Insider's Report Vol. 7, No. 17
Grants students greater flexibility in class selection
Last week, I joined fellow House members in passing a massive school reform bill, which was the result of two years of research on school accountability and curriculum. Unanimously passed by the House of Representatives, House Bill 3 will significantly decrease emphasis on the TAKS test, allow greater flexibility in a student's graduation plan, and move our state towards a more realistic and relevant educational system.
Since accountability testing was originally developed as a diagnostic tool, it was never intended to evolve into the high stakes test that is now dominating every aspect of our public schools. Across my legislative district, parents and teachers have overwhelmingly let me know that this undue emphasis is stifling other learning. In fact, last session I carried legislation calling for TAKS testing at the high school level to be replaced with end-of-course exams. For all grade levels, HB 3 grants even more local control to school districts by allowing them to use their own standards, including class grades and teacher recommendations, to promote students from one grade to another instead of being forced to rely on one major test.
I am especially pleased that HB 3 allows applied courses to be used to meet core curriculum requirements on the high school level. In the last few years, I have met with many industry and school leaders who have stressed the need for more paths to success for our students. My stance has always been that a "one size fits all" statewide curriculum is not realistic in meeting workforce needs nor does it motivate students to develop their strengths and interests.
I also worked to ensure that HB 3 allows high school students and parents the flexibility of choosing eight electives in addition to a strong academic core. A major complaint I have heard from teachers and parents alike is that today's students find it difficult to enroll in fine arts courses, sports, or vocational courses because of the large number of required courses. Students must take summer school just to participate in band or sports all four years. Others are unable to find room for a welding or process technology course that could help them on a career path. HB 3 will maximize these elective credits. At the same time, school districts will have the local control to require any electives they choose.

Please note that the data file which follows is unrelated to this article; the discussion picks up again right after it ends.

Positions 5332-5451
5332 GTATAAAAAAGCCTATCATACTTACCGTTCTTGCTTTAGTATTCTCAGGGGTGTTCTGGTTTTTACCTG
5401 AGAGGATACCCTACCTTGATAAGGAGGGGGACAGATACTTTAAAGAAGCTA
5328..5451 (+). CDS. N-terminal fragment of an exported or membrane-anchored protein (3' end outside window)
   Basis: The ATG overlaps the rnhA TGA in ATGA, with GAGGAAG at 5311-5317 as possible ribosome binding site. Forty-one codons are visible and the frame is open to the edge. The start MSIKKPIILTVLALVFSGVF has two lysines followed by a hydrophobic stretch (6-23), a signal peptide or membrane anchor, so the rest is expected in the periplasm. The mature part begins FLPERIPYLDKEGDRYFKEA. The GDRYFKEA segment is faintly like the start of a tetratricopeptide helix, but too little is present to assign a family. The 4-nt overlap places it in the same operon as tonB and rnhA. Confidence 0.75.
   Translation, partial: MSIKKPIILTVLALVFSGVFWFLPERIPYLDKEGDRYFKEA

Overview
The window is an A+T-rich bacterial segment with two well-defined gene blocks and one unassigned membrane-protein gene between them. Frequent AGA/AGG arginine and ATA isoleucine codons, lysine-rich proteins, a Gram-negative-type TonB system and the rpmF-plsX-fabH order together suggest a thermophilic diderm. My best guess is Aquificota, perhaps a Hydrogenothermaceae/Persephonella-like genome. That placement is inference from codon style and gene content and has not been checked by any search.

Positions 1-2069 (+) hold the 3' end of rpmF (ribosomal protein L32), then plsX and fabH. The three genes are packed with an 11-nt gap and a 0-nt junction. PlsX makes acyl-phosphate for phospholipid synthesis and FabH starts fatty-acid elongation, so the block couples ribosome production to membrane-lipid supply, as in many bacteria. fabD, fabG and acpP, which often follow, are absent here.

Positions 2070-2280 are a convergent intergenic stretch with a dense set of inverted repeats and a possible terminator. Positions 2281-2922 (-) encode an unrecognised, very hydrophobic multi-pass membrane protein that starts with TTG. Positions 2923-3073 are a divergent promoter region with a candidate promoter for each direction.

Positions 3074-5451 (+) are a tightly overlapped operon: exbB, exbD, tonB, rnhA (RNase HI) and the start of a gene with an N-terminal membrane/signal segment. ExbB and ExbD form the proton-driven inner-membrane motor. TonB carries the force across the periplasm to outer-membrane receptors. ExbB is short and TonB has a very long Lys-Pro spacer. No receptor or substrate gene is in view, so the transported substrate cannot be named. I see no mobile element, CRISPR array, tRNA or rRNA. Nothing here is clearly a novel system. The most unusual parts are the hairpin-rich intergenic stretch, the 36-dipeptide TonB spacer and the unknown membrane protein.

In a major shift, under HB 3 school performance ratings will be revamped with an emphasis on individual student achievement instead of passing rates of student groups. The current accountability system doesn't consider whether a student or school misses the mark by an inch, or by a mile. Evaluations will include dropout rates and financial integrity. Credit will be given to our students and schools for making progress, no matter where a student starts.
Let me emphasize that HB 3 does not lower standards. Our goal in public education is to prepare students for future success. A central piece of this legislation will be to increase the percentage of students meeting postsecondary standards and graduating students with the knowledge and skills needed for college or the workforce. Brazoria County school districts have been very successful in meeting accountability standards, posting some of the highest scores in the state. I strongly feel that HB 3 will allow teachers and administrators more options and give them the flexibility and local control to do their jobs even better.
Both the House and Senate have passed educational reform bills. A committee will work out differences in the two bills before this legislation is passed. I can assure you that I will continue to support any and all legislation that reduces the emphasis on high-stakes testing in our schools and provides for a more relevant curriculum for our students.